After the war, the electricity supply was nationalised, so in 1947 Edinburgh Corporation’s finest asset was transferred to the nascent South East Scotland Electricity Board. Expansion was then ago, by 1950 up to 212.5MW (over twice the original expectation). More reshuffling occurred in 1955, when the SESEB and its west coast equivalent the SWSEB were merged to form the SSEB. By 1957 Portobello was producing 272.5MW and had the highest thermal efficiency of any power station in the UK. It wasn’t all smooth going though. An explosion caused by seawater in the switchgear caused an Edinburgh-wide 2 hour blackout in 1953, and in 1961 there was a fire which fortunately was quickly contained.
Portobello continued keeping the lights twinkling in Edinburgh and the Lothians for a further 16 years, although it was soon playing second fiddle to the new station along the coast at Cockenzie which opened in 1967. The end came in 1977, with a huge new coal powered station opening at Longannet, one with its own collieries feeding the fuel directly from underground into the boilers, with a nuclear plant on the way along the coast at Torness.
Inevitably, Edinburgh was quick to demolish the place before somebody could think of anything else to do with it.
You can view a rather sad video of the demolition progress on YouTube here and you can still visit the old gates and fences if you happen to be passing, and there’s a building on the other side of the High Street that used to house some of the first National Grid switchgear on the other side of the road.
And six years ago, the monumental city coat of arms that was once proudly displayed over the entrance door turned up, broken into at least 3 pieces, in a council yard in Sighthill. The promise to incorporate it into a new sports centre for Portobello having been quietly forgotten… I have no idea where this fine municipal symbol is these days.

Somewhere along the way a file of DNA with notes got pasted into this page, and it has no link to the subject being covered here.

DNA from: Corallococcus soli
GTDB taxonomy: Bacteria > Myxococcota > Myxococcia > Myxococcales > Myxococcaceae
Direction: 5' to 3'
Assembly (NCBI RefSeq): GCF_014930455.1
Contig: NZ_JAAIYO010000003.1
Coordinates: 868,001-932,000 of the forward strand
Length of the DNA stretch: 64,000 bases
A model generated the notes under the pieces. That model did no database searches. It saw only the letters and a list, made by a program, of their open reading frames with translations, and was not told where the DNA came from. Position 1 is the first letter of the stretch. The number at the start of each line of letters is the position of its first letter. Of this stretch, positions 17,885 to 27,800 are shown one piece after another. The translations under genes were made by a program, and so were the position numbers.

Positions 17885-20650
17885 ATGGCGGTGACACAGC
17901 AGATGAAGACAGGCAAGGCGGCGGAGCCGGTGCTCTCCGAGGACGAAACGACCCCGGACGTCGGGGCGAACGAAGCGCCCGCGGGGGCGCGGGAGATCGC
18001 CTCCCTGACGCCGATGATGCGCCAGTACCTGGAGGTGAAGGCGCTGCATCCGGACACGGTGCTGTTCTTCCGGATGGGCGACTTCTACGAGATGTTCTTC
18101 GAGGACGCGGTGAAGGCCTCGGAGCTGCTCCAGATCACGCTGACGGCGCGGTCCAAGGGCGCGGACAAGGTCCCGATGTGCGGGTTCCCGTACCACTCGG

Edinburgh’s Latin motto “Nisi Dominus Frustra” is an abbreviation of Psalm 127, “Except the Lord build the house, they labour in vain that build it: except the Lord keep the city, the watchman waketh but in vain.” I’m not a believer myself, but I think there’s something in that…
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[…] a Parliamentary Bill which would allow it abstract water from the Loch for the condensers in its electrical power station at McDonald Road. Although the Loch was partly within the municipal territory of both Edinburgh and Leith, the […]
[…] With work progressing on the two new depots and power stations, attention turned to the tracks, which had to be totally rebuilt to accommodate the cables and also the heavier cars. Work started at the new Newington terminus on September 9th 1896, with a formal ceremony presided over by Lord Provost McDonald (who the previous year had brought a public electricity supply to the city.) […]